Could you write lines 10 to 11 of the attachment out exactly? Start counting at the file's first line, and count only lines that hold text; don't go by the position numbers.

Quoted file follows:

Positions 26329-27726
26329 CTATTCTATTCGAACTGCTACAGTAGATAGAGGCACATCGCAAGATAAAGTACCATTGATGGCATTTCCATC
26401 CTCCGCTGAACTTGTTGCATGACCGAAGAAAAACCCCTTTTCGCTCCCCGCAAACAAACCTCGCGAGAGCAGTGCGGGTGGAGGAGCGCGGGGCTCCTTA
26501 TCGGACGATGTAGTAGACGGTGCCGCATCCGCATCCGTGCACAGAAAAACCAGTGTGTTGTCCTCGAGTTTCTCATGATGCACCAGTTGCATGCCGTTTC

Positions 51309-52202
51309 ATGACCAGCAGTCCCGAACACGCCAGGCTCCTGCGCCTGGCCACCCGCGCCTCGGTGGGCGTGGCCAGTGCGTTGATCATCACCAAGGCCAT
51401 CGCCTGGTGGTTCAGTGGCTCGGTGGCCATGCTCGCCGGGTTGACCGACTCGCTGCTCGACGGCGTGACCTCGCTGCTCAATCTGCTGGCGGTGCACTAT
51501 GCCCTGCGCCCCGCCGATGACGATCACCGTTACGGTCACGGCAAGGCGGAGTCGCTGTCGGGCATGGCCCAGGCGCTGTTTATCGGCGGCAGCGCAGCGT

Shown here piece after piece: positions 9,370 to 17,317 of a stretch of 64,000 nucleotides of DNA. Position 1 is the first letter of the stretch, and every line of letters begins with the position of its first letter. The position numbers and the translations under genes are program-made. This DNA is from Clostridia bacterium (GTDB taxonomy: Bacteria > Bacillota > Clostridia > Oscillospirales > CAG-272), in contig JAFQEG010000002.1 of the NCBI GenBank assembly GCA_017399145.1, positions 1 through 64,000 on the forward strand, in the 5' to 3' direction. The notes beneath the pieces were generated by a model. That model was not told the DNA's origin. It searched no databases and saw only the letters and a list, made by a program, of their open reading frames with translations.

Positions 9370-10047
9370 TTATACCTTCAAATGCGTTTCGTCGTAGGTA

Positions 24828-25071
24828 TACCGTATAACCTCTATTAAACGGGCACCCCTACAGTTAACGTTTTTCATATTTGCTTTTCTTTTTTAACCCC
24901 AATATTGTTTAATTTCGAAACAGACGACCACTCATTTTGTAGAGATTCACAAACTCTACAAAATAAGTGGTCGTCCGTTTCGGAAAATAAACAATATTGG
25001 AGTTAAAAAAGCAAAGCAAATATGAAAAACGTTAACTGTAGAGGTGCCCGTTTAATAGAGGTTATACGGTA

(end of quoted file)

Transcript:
Positions 9370-10047
9370 TTATACCTTCAAATGCGTTTCGTCGTAGGTA